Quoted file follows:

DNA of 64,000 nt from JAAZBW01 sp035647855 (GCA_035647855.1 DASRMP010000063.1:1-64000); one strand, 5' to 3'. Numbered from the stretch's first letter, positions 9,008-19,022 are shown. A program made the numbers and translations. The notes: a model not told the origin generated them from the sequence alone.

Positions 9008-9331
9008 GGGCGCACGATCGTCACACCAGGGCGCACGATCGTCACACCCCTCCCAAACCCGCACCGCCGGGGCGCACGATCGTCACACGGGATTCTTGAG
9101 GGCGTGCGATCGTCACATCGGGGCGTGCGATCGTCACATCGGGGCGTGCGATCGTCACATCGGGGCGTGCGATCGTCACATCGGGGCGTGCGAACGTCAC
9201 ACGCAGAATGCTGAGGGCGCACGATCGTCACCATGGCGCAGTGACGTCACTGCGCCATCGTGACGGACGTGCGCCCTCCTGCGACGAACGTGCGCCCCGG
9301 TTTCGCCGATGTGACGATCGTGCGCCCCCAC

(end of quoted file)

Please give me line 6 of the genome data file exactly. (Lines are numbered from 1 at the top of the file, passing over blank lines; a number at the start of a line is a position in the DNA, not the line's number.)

9301 TTTCGCCGATGTGACGATCGTGCGCCCCCAC